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Lions Roar : May 2018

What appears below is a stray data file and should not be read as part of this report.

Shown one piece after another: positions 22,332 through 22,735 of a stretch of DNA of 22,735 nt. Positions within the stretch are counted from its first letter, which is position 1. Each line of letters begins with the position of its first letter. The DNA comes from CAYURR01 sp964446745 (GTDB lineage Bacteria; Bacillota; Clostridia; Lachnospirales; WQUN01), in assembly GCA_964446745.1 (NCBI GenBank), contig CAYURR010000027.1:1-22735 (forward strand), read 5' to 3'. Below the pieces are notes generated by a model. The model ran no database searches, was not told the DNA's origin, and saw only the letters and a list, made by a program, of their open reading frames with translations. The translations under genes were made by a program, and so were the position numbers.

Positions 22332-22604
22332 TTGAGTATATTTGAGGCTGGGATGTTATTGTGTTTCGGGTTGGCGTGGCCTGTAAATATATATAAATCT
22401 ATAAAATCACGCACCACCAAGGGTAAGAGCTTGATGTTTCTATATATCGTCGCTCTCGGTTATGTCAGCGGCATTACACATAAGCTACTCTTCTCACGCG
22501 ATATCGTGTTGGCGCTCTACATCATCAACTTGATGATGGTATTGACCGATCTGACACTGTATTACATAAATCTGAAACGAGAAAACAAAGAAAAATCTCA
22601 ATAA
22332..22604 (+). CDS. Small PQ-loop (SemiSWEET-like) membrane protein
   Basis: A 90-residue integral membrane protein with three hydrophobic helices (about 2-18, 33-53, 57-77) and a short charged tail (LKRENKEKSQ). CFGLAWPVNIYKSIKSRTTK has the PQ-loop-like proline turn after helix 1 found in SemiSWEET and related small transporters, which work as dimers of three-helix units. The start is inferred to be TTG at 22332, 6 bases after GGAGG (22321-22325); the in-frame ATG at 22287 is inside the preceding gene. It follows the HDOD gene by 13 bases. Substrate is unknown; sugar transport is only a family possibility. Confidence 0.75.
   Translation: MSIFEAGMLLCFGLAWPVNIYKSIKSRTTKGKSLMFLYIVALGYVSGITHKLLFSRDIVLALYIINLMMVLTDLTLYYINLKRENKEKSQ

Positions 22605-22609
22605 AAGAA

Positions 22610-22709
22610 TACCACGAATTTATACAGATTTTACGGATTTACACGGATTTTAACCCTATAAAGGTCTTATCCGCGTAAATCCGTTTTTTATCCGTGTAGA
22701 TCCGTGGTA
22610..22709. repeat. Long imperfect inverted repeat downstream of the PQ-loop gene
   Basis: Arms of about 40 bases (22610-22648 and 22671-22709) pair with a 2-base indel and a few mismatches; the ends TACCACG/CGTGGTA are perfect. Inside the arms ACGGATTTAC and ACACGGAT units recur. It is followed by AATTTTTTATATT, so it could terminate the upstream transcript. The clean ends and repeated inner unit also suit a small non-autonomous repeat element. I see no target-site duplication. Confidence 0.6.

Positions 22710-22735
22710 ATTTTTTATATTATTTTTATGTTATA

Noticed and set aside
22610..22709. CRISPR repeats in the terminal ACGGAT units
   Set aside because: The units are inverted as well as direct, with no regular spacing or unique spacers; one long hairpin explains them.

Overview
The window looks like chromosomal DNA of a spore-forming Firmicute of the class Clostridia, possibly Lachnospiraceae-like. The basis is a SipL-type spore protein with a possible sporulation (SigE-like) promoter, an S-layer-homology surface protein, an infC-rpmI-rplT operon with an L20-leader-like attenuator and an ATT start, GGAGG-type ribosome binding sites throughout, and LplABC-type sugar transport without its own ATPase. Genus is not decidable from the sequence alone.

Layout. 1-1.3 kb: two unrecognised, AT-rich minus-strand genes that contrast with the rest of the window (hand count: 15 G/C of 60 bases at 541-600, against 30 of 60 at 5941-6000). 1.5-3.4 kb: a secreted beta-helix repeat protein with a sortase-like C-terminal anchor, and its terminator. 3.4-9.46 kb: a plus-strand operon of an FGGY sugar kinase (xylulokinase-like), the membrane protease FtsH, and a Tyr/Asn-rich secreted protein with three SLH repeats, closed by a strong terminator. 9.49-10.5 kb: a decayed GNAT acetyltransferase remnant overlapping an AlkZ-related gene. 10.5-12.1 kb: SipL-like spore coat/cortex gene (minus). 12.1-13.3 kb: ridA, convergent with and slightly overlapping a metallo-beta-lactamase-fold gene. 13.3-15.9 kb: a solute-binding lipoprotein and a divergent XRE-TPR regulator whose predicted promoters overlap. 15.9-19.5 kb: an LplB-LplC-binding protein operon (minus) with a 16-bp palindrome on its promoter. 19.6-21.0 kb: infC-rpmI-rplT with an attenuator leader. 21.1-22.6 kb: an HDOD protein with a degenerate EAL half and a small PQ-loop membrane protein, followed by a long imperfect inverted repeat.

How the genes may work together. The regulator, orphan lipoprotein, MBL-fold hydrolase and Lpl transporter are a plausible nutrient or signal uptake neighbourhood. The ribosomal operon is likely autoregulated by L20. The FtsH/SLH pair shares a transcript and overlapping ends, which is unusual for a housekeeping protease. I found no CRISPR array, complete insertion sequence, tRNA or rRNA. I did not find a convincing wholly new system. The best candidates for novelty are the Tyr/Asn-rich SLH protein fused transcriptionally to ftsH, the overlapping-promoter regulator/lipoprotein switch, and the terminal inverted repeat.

N 2016, after more than two years of searching, my sangha found and purchased a beautiful retreat center in Big Sur, where we could practice together. There were several beauti- ful buildings on the land, and many ancient oak trees to provide shade and beauty. We spent the first half of 2016 preparing it for retreatants. A lovely couple moved in to one of the houses to act as caretakers. We shared dreams about the retreats we would enjoy there and how we would practice on the land. That summer, I received a call from a dharma friend while I was in France. A wildfire was raging through Big Sur. The caretakers were evacuating. There was nothing we could do. We couldn’t stop the raging flames of the forest fire. We couldn’t turn back the elements of wind and heat. Our retreat center burned to the ground. I The Grand Illusion The Daoists have a saying: “There are ten thousand joys and ten thousand sorrows.” Though this is a profound and inescapable truth, most of us only truly accept half of it. We welcome the joys, but we’re not so accommodating of the sorrows. Sorrow is normal and natural, but we see it as a problem we must solve. The problem isn’t sorrow, though; the problem is we don’t accept sorrow as a natural part of our lives. We try to escape it, to seek its opposite. And our attempts to escape inevitably create suffering. This Lessons from a Wildfire When his community’s beloved retreat center burned to the ground, ANAM THUBTEN took it as a teaching on impermanence. Instead of futilely fighting loss, he says, let it be our invitation to freedom and spaciousness. Dana, the caretaker’s house at Sweetwater Sanctuary, before the fire. PHOTOCOURTESY:SWEETWATERSANCTUARY LION’S ROAR | MAY 2018 64